Rainforests: Today, the conservation of this biological diversity is increasingly recognised as a major issue for our society, and through the years it has become a focus of many environmental non-governmental organisations (NGOs), as well as several government authorities throughout the world.
A key date in delving support to conservation was the 5th of June 1992 when the Convention on Biological Diversity (CBD) was opened for signature at the Earth Summit held in Rio de Janiero, Brazil. The CBD was a dramatic step forward in promoting the conservation of biological diversity, but also the sustainable use of its components, and the fair and equitable sharing of benefits arising from the use of genetic resources. Yet, biodiversity around the world continues to decline and indeed we currently in the middle of a mass extinction event, during which humans have increased the rates of species loss by 100 to 1000 times greater than background level.
Biological diversity, or biodiversity, is the term given to the variety of life on Earth. It is often understood in terms of species and so far about 1.75 million species have been identified but many remain unnamed to date with estimates of total number of species on our planet ranging from three to hundred million. The CBD defines three levels of biological diversity - the genetic differences which make each species (and individual) unique, the species diversity and the ecosystems - all of which interact to make our home, the planet Earth, a unique place.
But why should we invest our time and hard earned money in protecting biodiversity? There are several ethical reasons which may justify the rights of other species to exist, but more selfishly, biodiversity is also integral to human life. As Paul Sukhdev, the Study leader of the The Economics of Ecosystems and Biodiversity (TEEB) study explains on the project's website “nature is the source of much value to us every day - this can be spiritually, culturally, health-wise or economically; and yet the benefits we receive from Nature mostly bypass markets, escape pricing and defy valuation. The lack of valuation has become an underlying cause for the observed degradation of ecosystems and the loss of biodiversity.”
Tropical rainforests around the world have been coined the term 'biodiversity hotspots', or areas with a high degree of biological diversity with about fifty percent of the world's species found in tropical rainforests. These habitats have nevertheless suffered intense deforestation and each day at least 80,000 acres (32,300 ha) of forest disappear from Earth. Apart from their impressive biodiversity, rainforests are also essential for climate regulation as they sequester carbon, released through the burning of fossil fuels, from the atmosphere.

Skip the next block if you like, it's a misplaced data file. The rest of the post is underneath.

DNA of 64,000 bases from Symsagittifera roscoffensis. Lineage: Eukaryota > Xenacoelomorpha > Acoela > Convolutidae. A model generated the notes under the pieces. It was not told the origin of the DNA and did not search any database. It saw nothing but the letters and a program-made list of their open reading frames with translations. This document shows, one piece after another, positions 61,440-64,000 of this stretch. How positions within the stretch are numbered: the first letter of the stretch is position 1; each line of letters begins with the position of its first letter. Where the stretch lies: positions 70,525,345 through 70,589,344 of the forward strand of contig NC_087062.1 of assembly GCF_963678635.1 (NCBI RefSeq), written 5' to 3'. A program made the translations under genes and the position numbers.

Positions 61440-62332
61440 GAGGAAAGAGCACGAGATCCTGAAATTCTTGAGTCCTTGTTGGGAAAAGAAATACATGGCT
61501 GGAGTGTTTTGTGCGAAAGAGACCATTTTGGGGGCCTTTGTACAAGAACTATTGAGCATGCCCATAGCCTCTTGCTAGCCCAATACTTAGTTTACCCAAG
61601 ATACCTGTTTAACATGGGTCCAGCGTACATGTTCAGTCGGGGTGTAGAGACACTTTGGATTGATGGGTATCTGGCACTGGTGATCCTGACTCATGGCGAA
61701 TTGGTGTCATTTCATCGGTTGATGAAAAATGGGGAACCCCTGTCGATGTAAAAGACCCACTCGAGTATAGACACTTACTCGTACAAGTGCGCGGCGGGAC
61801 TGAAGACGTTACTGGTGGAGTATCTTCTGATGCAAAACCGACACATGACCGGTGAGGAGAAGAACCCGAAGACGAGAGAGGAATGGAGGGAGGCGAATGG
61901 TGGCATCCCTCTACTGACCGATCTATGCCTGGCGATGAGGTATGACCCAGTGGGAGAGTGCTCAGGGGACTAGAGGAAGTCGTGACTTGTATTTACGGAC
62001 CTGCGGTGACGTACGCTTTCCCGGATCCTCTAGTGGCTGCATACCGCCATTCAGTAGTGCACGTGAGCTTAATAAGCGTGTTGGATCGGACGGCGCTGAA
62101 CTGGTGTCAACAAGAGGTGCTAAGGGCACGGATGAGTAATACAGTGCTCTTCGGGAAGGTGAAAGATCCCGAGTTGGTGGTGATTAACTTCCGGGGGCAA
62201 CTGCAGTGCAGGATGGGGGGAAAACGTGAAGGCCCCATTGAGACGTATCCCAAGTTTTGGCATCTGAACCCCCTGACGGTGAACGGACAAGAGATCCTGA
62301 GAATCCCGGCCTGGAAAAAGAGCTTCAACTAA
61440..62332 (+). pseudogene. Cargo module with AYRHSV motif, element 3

A paper currently in press in Biodiversity Conservation assesses the current situation with respect to forest protection and the implementation of the CBD in Bangladesh. The authors report that forest destruction continues at high rates, with restoration of degraded forests still being minimal and protected areas too small and ineffective. Moreover, while threats to species have been identified little is being done to ensure the conservation. They also explain that there seems to be a lack a holistic approach which introduces human stakeholders within the conservation and resources use. And with institutional ineffectiveness and limited government will, the implementation of the Convention on Biological Diversity and the protection of forests, remains poor.
Several campaigns which have been launched worldwide, such as the initiative launched by Prince Charles, aim at creating awareness of global consequence of localised deforestation events as well as mitigating rainforest loss. Nevertheless, given these circumstances one rather naturally asks whether developed countries, now reaping the benefits of several decades of nature exploitation, are doing enough to protect these sensitive habitats as well, as the services (such as climate control) provided by nature.